Daniel Chan, CIO of the New York State Office of Temporary and Disability Assistance, discusses myBenefits social services Web portal.
Last year, CIO Daniel Chan led the development and deployment of myBenefits, a Web portal that lets low-income families apply for food stamps and check eligibility for a range of social services. The project was completed in less than 17 weeks, leading Chan to be named New York State Public-Sector CIO of the Year at Government Technology's GTC East in Albany, N.Y.
How was myBenefits created so quickly?
We started the project to provide the tools to increase food stamp enrollment. We had a clear target to increase enrollment by 100,000 families by the end of 2009. We worked backward to determine how much time we had to build the tools and then do the outreach for enrollment. We determined we had about 20 weeks to get it done. So it was definitely a business-driven endeavor. We were fortunate to have strong support at the agency level, and strong interest at the governor's office. I call it a perfect project because we had high-level executive support, and the people who had to make it happen had the strategy and vision.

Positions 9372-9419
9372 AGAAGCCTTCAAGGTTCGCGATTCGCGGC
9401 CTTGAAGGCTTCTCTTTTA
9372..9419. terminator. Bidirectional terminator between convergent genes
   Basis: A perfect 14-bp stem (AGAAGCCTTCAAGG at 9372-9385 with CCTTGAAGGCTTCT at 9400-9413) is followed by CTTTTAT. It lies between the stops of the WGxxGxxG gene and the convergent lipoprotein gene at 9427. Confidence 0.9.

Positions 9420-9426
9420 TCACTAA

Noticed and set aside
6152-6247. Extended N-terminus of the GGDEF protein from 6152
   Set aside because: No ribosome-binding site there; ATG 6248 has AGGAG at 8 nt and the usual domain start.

Why did you take the portal approach?
We found that it was typical for low-income families to take time off from work to visit a social service office to apply for benefits, so that's been a barrier. The idea was to provide a tool that lets citizens enter information online, and based on that, we have internal logic in the application that will identify the programs clients may be eligible for. Then, if they choose to, they can apply online.
How does it work?
We came up with an intelligent question set. We tried to make it a process people can complete in five minutes. Questions are constructed [so] a person with a fourth-grade reading level [can] comprehend and answer. We leveraged Web technology so you don't need a really sophisticated computer to access it; all you need is a browser. Once you enter myBenefits, you answer some questions and the application collects your data and automatically populates it into the back-end Welfare Management System. At that point, you are officially applying for benefits.
How are citizens responding to myBenefits?
It was launched at the end of May 2008. By late September, we were seeing about 20,000 visits every two months. We'll continue to advertise and market the service. We had 13 town hall meetings throughout the state. We wanted to start slowly to ensure people were comfortable with the new tool and process.